Army leaders condemn detainee abuse in congressional testimony
Army News Service
Release Date: 5/10/2004
By Joe Burlas
WASHINGTON (Army News Service, May 10, 2004) -- The alleged detainee abuse by some 320th Military Police Battalion guards at the Abu Ghraib prison is not as wide spread as some believe, according to initial findings of an investigation into that abuse, Army Chief of Staff Gen. Peter Schoomaker recently told congressmen.
Schoomaker and acting Secretary of the Army Les Brownlee joined Secretary of Defense Donald Rumsfeld and Chairman of the Joint Chiefs of Staff Gen. Richard Myers in discussing the alleged detainee abuse with members of the Senate and House Armed Services Committees during separate committee meetings May 7.
Referring to the investigation conducted in February by Maj. Gen. Antonio Taguba, deputy commanding general for Support, Coalition Forces Land Component Command, into the specifics of the alleged detainee abuse at Abu Ghraib -- and to see if similar abuse may be occurring elsewhere in Iraq -- Schoomaker said the Taguba Report praised three MP battalions in Iraq for doing the detainee job right with similar missions and under similar circumstances as the 320th MP Battalion.
Though not in the operational chain of command of the MPs accused of detainee abuse, Schoomaker said he still took the incidents personally as he is responsible for providing combatant commanders trained and ready forces.
"There is no question that the potential consequences of this incident are huge, but we must not forget that they are not representative of the Army or that they are the acts of a few," Schoomaker said.
He said the Army is taking the incident very seriously, but the system will work to punish those responsible, and the Army will learn and adapt from what it learns.
Asked if Army Reserve unit improperly training led to the situation at Abu Ghraib, Schoomaker replied that the Army has only one standard for all units, whether they are Reserve, National Guard and active forces.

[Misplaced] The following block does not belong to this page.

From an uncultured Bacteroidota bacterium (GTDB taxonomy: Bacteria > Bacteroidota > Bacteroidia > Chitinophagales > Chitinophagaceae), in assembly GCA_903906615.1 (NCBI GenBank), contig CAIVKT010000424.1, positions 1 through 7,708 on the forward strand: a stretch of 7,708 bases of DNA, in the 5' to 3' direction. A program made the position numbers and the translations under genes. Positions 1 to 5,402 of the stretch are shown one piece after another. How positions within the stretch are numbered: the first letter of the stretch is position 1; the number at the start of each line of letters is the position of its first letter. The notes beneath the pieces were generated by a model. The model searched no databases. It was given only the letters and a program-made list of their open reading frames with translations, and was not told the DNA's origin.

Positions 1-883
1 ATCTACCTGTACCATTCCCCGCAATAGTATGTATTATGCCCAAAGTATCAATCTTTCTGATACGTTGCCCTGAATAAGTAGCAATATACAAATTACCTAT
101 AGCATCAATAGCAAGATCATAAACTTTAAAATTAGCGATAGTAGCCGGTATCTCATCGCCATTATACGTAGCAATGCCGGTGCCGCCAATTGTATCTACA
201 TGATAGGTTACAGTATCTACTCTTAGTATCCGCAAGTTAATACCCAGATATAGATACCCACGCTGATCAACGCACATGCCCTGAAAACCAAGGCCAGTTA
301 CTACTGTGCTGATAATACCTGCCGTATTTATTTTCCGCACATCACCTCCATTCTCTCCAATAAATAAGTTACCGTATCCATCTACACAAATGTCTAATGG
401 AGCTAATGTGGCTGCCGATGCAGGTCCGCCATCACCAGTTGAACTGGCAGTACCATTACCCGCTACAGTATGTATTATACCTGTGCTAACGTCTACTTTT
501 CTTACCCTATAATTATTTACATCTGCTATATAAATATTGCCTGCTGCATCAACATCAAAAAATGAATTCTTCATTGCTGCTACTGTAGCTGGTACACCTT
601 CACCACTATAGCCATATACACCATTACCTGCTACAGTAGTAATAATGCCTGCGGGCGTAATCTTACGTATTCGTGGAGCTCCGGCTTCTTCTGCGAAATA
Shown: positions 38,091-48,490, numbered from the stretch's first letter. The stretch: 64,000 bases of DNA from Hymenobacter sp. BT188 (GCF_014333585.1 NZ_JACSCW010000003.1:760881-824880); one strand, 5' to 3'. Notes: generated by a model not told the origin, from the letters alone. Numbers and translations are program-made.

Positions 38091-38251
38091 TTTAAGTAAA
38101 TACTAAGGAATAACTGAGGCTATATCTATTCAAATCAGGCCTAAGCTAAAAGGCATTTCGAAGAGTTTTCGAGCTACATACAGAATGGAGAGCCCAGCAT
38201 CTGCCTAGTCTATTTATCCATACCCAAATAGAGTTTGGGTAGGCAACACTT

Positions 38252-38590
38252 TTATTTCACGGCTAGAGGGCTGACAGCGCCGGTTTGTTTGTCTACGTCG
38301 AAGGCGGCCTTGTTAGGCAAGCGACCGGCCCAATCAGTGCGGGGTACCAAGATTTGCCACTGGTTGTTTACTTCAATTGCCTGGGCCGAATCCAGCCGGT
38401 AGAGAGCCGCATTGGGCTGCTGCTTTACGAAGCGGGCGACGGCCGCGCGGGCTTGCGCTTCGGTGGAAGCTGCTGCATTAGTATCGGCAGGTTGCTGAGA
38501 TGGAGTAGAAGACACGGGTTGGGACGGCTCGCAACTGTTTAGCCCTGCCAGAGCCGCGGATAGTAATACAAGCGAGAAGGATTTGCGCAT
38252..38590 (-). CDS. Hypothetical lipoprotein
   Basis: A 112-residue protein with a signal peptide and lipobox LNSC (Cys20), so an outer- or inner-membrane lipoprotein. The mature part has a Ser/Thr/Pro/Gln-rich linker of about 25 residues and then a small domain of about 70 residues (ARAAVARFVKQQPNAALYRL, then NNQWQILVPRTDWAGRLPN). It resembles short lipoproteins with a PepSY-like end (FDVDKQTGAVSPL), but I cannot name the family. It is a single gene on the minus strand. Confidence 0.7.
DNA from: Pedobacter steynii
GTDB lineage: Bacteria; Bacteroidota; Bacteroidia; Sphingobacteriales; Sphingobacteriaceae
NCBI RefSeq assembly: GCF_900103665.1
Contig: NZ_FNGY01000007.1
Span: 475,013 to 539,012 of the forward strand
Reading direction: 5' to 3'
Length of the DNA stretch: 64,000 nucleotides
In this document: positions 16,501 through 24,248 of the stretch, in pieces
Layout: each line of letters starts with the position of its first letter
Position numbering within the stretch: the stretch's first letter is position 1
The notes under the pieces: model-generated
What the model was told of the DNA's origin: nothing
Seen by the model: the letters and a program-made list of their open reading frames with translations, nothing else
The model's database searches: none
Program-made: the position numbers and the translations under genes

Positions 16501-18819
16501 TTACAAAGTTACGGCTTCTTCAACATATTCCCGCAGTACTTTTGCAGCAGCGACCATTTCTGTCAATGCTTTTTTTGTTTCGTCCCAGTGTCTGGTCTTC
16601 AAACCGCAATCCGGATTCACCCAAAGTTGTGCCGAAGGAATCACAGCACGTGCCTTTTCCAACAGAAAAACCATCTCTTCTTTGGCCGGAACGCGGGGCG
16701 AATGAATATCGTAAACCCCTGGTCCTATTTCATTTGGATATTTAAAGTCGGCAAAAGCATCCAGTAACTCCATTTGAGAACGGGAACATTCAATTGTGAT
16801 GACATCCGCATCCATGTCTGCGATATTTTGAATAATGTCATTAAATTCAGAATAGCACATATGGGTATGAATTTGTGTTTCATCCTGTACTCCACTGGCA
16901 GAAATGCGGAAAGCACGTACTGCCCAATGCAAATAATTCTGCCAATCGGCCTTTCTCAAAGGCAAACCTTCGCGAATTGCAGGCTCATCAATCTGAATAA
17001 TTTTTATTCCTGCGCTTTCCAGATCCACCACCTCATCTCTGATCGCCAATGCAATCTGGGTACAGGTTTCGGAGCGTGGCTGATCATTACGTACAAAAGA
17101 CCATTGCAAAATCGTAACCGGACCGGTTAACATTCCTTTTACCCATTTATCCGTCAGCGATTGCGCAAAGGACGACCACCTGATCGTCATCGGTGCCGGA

Brownlee told the committees that preliminary investigations show that the vast majority of Soldiers within CENTCOM are fully aware of their responsibilities to treat detainees humanely and live up to Army values.
"We will find how and why this happened, and will ensure those responsible for these shameful and illegal acts are held accountable," Brownlee said.
The secretary listed some actions that Army has already taken to ensure similar incidents do not occur:
--Refresher training on the Law of Land Warfare and the responsibilities of the Geneva and Hague Conventions with special emphasis on the handling of prisoners and other detainees has been given to all MP and military intelligence Soldiers who are involved with detainee operations in Iraq and Afghanistan.
--All deploying Army Reserve MI Soldiers are mobilized at Fort Huachuca, Ariz., so that they get the most current instruction on their responsibilities prior to deployment.
--Mobile MP training teams have been sent to all 10 combat training centers to ensure the detainee instruction is part of advanced individual training and other courses.
--Lessons learned from complete and ongoing investigations are being distributed to the Army's National Training Center, Fort Irwin, Calif., the Joint Readiness Training Center, Fort Polk, La., and the Combat Maneuver Training Center in Germany, so that appropriate detainee scenarios can test units in detainee operations prior to deployment.
The alleged abuse is in sharp contrast to vast majority of Soldiers who are serving honorably and well in more than 120 countries across the globe, Brownlee said.
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